"Upon this new information, we once again reached out to our property owner, who put in an emergency call for an AC technician," Scharf said.

Steve Carr, who works for a public relations agency representing HSC, provided this statement regarding the air conditioning problems: "We have no comment on the AC issue at CASS other than to say we're greatly relieved that the situation has been resolved."

After the unit failed, it took about 24 hours to be fixed, Scharf said. Air conditioning was restored in the dorms by early afternoon on July 26 — five days after the issues were first reported. An electrical issue caused the air conditioning to fail, he said.

It was a difficult five days, the woman who spoke to New Times said. "Because there were so many people packed in such a small dorm, I would say it had to be at least the same temperature as outside. Maybe 5 degrees cooler, if that," she said. It made her worried about the pregnancy.

Staff at CASS said that temperatures during the outage remained at around 80 degrees.
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Tents line the street near CASS. Eighty-six percent of Phoenix's 2023 heat deaths have occurred in areas without functional air-conditioning units.
Katya Schwenk

Were protocols really followed?

The woman shared other concerns about her time at the shelter, too, including issues with cleanliness and the facilities. After about a week, she got a bed at the newer Respiro shelter, just down the street, which she said was a significant improvement over CASS. "I feel a lot safer here," she said. "It was getting really bad to stay there [at CASS]."

For her, the question remained, though: Why were the air-conditioning issues allowed to continue for days?

Asked about CASS's protocols during such an incident, Scharf said that the shelter "immediately reaches out to partners and service industries to start the process of repair, while activating the shelter staff to work directly with our clients."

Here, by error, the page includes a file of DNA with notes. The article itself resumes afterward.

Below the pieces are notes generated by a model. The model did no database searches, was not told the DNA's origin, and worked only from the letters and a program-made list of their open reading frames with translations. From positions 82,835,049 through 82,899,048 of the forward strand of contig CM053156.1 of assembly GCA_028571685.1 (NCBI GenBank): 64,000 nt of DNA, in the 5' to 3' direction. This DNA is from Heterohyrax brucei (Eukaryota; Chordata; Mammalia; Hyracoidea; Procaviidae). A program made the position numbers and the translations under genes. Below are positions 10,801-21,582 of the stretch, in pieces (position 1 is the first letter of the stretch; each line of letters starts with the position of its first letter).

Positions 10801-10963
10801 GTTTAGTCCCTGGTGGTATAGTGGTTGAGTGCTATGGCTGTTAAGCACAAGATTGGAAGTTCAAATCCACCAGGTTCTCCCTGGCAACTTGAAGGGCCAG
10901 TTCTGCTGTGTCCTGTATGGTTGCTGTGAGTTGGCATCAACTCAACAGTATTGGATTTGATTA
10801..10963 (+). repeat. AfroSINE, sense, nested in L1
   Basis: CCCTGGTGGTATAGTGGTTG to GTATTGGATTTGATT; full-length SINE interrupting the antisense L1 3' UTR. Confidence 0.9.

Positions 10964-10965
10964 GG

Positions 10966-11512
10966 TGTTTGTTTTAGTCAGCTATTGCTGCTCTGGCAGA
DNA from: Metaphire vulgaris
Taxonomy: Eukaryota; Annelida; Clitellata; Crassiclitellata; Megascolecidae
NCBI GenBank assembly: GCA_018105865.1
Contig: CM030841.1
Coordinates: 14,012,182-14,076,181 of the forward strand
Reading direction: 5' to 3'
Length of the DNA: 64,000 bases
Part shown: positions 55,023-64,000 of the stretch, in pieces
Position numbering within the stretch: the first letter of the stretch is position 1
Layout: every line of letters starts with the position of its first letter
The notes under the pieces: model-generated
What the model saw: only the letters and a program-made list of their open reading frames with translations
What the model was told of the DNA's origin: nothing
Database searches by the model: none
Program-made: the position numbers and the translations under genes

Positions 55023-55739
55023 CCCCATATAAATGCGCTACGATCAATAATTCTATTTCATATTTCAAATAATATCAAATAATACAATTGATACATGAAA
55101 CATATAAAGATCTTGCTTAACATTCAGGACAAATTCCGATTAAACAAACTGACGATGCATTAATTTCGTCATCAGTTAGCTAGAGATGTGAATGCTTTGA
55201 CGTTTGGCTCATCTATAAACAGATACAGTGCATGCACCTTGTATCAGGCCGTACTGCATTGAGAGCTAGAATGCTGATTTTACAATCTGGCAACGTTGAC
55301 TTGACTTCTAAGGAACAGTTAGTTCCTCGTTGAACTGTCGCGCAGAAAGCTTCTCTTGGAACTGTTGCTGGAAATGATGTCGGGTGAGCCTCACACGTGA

"Additionally, in the situation of an AC unit going down, CASS brings in portable swamp coolers and fans to continue to cool the areas affected. High medical risk and vulnerable clients are offered, if possible, a bed in different areas of the shelter not affected by the AC unit being down," he said.

Although she was pregnant, the woman said she was not offered another bed or shelter placement during the outage.

Phoenix City Councilmember Yassamin Ansari, who is also vice mayor and represents the district in which CASS is located, said her office began monitoring the issues once it learned of the outage after an outcry on social media. "After hearing concerns online about a potential AC outage, I spoke with CASS leadership and requested they send me daily updates on their cooling efforts and any issues in the future," she said in a prepared statement.

"[CASS is] one of the largest shelters on the campus, providing 600 beds daily, and their clients should have consistent, reliable service — especially during these extreme heat days," she said, adding that she was "thankful this is fixed and will continue working with them on any issues."